ESPN to replace Jon Miller, Joe Morgan on Sunday nights

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After 20 years in the booth together, Jon Miller and Joe Morgan are on the way out as ESPN’s broadcast team for Sunday Night Baseball.  The network has declined to renew Morgan’s contract.  Miller is being given the option of staying on as the play-by-play radio voice on Sunday night.

Expectations are that ESPN will turn Miller’s role over to Dan Shulman.  Orel Hershiser, who was the third person in the Sunday night booth last season, will likely remain and could be joined by Bobby Valentine, according to the New York Times report.

Morgan’s departure will be welcomed by many.  While there’s no doubting his knowledge for the game, his biases and his tendency to repeat himself made him a whipping boy in the stats community for many years.  Miller remains among the very best at what he does, but it was probably time for ESPN to bring in some younger blood.  Plus, Miller will continue to get plenty of air time with the Giants.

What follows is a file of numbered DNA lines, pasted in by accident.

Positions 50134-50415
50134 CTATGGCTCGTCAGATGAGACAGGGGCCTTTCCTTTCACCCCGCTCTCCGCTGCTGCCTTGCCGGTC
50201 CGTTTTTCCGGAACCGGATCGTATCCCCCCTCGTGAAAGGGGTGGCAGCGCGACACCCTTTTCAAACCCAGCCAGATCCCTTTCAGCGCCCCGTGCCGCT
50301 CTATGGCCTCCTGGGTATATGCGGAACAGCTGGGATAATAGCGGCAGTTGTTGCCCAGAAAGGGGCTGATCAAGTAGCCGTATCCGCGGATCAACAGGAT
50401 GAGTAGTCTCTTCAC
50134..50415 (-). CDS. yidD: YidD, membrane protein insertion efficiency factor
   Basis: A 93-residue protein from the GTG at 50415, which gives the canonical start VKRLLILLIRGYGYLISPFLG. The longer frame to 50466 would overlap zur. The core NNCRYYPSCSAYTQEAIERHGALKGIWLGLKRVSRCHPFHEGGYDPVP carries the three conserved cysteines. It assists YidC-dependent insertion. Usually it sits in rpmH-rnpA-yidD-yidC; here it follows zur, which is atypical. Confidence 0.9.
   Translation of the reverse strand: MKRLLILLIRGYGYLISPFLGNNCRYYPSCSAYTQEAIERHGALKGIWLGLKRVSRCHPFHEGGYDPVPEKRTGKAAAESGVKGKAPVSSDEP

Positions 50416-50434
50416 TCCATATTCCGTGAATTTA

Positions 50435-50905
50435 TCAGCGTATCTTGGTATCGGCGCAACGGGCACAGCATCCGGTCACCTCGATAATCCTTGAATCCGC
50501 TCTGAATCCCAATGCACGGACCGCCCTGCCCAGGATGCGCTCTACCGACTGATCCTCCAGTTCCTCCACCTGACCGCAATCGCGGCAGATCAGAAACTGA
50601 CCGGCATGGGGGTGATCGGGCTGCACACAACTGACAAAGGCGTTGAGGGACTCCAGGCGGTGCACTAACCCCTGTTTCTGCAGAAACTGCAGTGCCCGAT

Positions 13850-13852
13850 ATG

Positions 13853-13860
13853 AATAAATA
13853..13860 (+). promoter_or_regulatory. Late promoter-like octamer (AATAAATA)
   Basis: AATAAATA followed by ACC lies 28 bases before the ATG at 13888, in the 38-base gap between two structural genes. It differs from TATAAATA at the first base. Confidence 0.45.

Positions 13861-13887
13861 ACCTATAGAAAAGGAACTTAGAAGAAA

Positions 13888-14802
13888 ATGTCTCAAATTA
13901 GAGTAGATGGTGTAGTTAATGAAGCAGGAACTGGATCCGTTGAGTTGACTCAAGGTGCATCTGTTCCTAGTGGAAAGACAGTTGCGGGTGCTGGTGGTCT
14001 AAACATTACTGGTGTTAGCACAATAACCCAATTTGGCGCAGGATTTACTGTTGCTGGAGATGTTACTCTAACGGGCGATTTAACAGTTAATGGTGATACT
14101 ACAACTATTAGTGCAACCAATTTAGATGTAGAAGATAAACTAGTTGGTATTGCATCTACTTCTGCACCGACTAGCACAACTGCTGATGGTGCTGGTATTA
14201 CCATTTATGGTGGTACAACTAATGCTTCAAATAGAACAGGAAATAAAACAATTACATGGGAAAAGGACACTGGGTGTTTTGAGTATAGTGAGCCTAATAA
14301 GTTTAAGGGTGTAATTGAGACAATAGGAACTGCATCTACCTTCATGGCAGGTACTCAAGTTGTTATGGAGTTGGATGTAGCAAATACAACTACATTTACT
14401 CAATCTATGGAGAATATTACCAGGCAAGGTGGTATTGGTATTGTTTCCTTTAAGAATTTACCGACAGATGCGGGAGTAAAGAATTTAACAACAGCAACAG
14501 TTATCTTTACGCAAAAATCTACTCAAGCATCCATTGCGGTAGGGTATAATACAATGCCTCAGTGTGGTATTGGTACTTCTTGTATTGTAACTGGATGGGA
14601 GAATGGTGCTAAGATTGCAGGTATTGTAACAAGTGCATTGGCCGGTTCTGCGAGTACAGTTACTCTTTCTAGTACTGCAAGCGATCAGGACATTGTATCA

Personally, I’d rather ESPN go to Jon Sciambi over Shulman, but Sciambi is still something of a newcomer at the network.  The featured role should be his someday.

Minor League Baseball eclipses 40 million in attendance for 14th consecutive season

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Minor League Baseball announced on Wednesday that, for the 14th consecutive season, the league has eclipsed 40 million in total attendance. 20 teams set single-game attendance records and seven teams set franchise records for single-game attendance in their current parks.

ESPN’s Keith Law, who has been covering the minor leagues for quite a while, did the math:

Minor League Baseball president and CEO Pat O’Conner, whose most prominent stint in the public eye involved him disingenuously justifying the underpaying of his players, said, “Minor League Baseball continues to be the best entertainment value in sports, and these numbers support that. For us to top 40 million fans for the 14th consecutive season despite the weather challenges our teams faced in April and May is a testament to the continued support of our loyal fan bases and the creative promotions and hard work done by all of our teams across the country.”

Major and Minor League Baseball are quite happy to make money hand over fist on the backs of their players, but are too cheap to pay them adequately for their labor.